VPN USERS

Archived from groups: microsoft.public.win2000.security (More info?)

Hi,

I have a LAN with 192.168.0.0/24 which is protected by a Cisco PIX Firewall,
and the internal interface is 192.168.0.1.
I have implemented ISA 2004 for testing inside the network and I have setup
a few users with firewall client (with autodiscovery and stuff) so they're
(test clients) are NAt-ed by the ISA before they reach the PIX.

PIX Firewall comes with a VPN Software, and I have set it up to mobile users
so they can connect from outside and access resources. By default, PIX
Firewall doesn't allow outbound connection through the same interface the
inbound connection was initially made; therefore, the mobile clients once
connected they cannot browse the internet (in my case they cannot use our
email server, which is hosted outside the company), so I am looking at a way
to set ISA up as gateway for them. The mobile clients take their ip
addresses from the PIX firewall as 192.168.254.1-10. I have set up all kind
of combinations for them, they still cannot ping ISA nor browse the net as
webproxy clients.
Am I missing something here?

Thanks,

Julian Dragut
4 answers Last reply
More about users
  1. Archived from groups: microsoft.public.win2000.security (More info?)

    Since you are using ISA 2004 I would not use the PIX for VPN or for DHCP.
    Just have it allow pptp/l2tp traffic to the ISA 2004 server and configure
    ISA as the VPN server, starting out with pptp before you try to implement
    l2tp and if do want to try l2tp start with preshared key [if using XP Pro]
    to make sure it works. Use the built in Windows VPN client to connect to the
    ISA 2004 server - not the Cisco. ISA 2004 installs in a locked down mode, so
    you need to configure access for VPN clients by access rules. ISA 2004 will
    allow VPN users to access the internet with the proper access rules also.
    Pptp requires the use of port 1723 TCP and protocol 47/GRE. The ISA 2004
    logs can be helpful when trying to grant access by seeing what traffic is
    being blocked. The links below may help. --- Steve

    http://www.isaserver.org/articles/2004vpnserver.html
    http://www.microsoft.com/seminar/events/series/isaserversecurity.mspx
    http://www.microsoft.com/technet/community/events/isa/tnt1-125.mspx

    "Julian Dragut" <julianmd@groups.com> wrote in message
    news:cQdQd.27017$Sw6.846421@weber.videotron.net...
    > Hi,
    >
    > I have a LAN with 192.168.0.0/24 which is protected by a Cisco PIX
    > Firewall, and the internal interface is 192.168.0.1.
    > I have implemented ISA 2004 for testing inside the network and I have
    > setup a few users with firewall client (with autodiscovery and stuff) so
    > they're (test clients) are NAt-ed by the ISA before they reach the PIX.
    >
    > PIX Firewall comes with a VPN Software, and I have set it up to mobile
    > users so they can connect from outside and access resources. By default,
    > PIX Firewall doesn't allow outbound connection through the same interface
    > the inbound connection was initially made; therefore, the mobile clients
    > once connected they cannot browse the internet (in my case they cannot use
    > our email server, which is hosted outside the company), so I am looking at
    > a way to set ISA up as gateway for them. The mobile clients take their ip
    > addresses from the PIX firewall as 192.168.254.1-10. I have set up all
    > kind of combinations for them, they still cannot ping ISA nor browse the
    > net as webproxy clients.
    > Am I missing something here?
    >
    > Thanks,
    >
    > Julian Dragut
    >
  2. Archived from groups: microsoft.public.win2000.security (More info?)

    Hi Steven,

    As usual your quality and prompt responses are truly helpful, thank you.

    The setup is a little more complex than what I presented to make my problem
    easyer, but....PIXes are VPN-ed Site to Site to all my domain sites and the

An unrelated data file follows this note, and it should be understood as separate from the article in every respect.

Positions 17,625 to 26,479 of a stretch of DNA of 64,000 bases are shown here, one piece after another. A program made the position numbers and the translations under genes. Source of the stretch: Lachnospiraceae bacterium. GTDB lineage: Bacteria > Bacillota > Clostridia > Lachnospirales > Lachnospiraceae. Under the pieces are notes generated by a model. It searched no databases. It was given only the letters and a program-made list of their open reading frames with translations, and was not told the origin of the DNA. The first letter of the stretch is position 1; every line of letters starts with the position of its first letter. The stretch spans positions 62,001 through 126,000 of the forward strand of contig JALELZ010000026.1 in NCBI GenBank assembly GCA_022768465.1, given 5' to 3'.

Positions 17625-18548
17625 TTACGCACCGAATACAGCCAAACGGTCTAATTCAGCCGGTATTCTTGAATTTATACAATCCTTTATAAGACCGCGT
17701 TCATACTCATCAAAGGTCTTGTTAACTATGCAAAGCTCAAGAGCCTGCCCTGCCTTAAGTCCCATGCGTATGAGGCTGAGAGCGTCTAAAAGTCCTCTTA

data center, two by two for redundancy, and it's been tested, the best
    perfomance and reliability for vpn-ing is the cisco vpn client, so after
    years of using it without any probs, that would be a hard task for me to
    convince them to change it to win native software.

    I could make the vpn connection through the pix transparent, but then I
    would expose the network to the home and mobile pc's infected with all kinds
    of bs; therefore my only solution is to find out how to give them access by
    using ISA as webproxy.

    Thank you,
    "Steven L Umbach" <n9rou@nospam-comcast.net> wrote in message
    news:ejnxx$xEFHA.3908@TK2MSFTNGP12.phx.gbl...
    > Since you are using ISA 2004 I would not use the PIX for VPN or for DHCP.
    > Just have it allow pptp/l2tp traffic to the ISA 2004 server and configure
    > ISA as the VPN server, starting out with pptp before you try to implement
    > l2tp and if do want to try l2tp start with preshared key [if using XP Pro]
    > to make sure it works. Use the built in Windows VPN client to connect to
    > the ISA 2004 server - not the Cisco. ISA 2004 installs in a locked down
    > mode, so you need to configure access for VPN clients by access rules. ISA
    > 2004 will allow VPN users to access the internet with the proper access
    > rules also. Pptp requires the use of port 1723 TCP and protocol 47/GRE.
    > The ISA 2004 logs can be helpful when trying to grant access by seeing
    > what traffic is being blocked. The links below may help. --- Steve
    >
    > http://www.isaserver.org/articles/2004vpnserver.html
    > http://www.microsoft.com/seminar/events/series/isaserversecurity.mspx
    > http://www.microsoft.com/technet/community/events/isa/tnt1-125.mspx
    >
    > "Julian Dragut" <julianmd@groups.com> wrote in message
    > news:cQdQd.27017$Sw6.846421@weber.videotron.net...
    >> Hi,
    >>
    >> I have a LAN with 192.168.0.0/24 which is protected by a Cisco PIX
    >> Firewall, and the internal interface is 192.168.0.1.
    >> I have implemented ISA 2004 for testing inside the network and I have
    >> setup a few users with firewall client (with autodiscovery and stuff) so
    >> they're (test clients) are NAt-ed by the ISA before they reach the PIX.
    >>
    >> PIX Firewall comes with a VPN Software, and I have set it up to mobile
    >> users so they can connect from outside and access resources. By default,
    >> PIX Firewall doesn't allow outbound connection through the same interface
    >> the inbound connection was initially made; therefore, the mobile clients
    >> once connected they cannot browse the internet (in my case they cannot
    >> use our email server, which is hosted outside the company), so I am
    >> looking at a way to set ISA up as gateway for them. The mobile clients
    >> take their ip addresses from the PIX firewall as 192.168.254.1-10. I have
    >> set up all kind of combinations for them, they still cannot ping ISA nor
    >> browse the net as webproxy clients.
    >> Am I missing something here?
    >>
    >> Thanks,
    >>
    >> Julian Dragut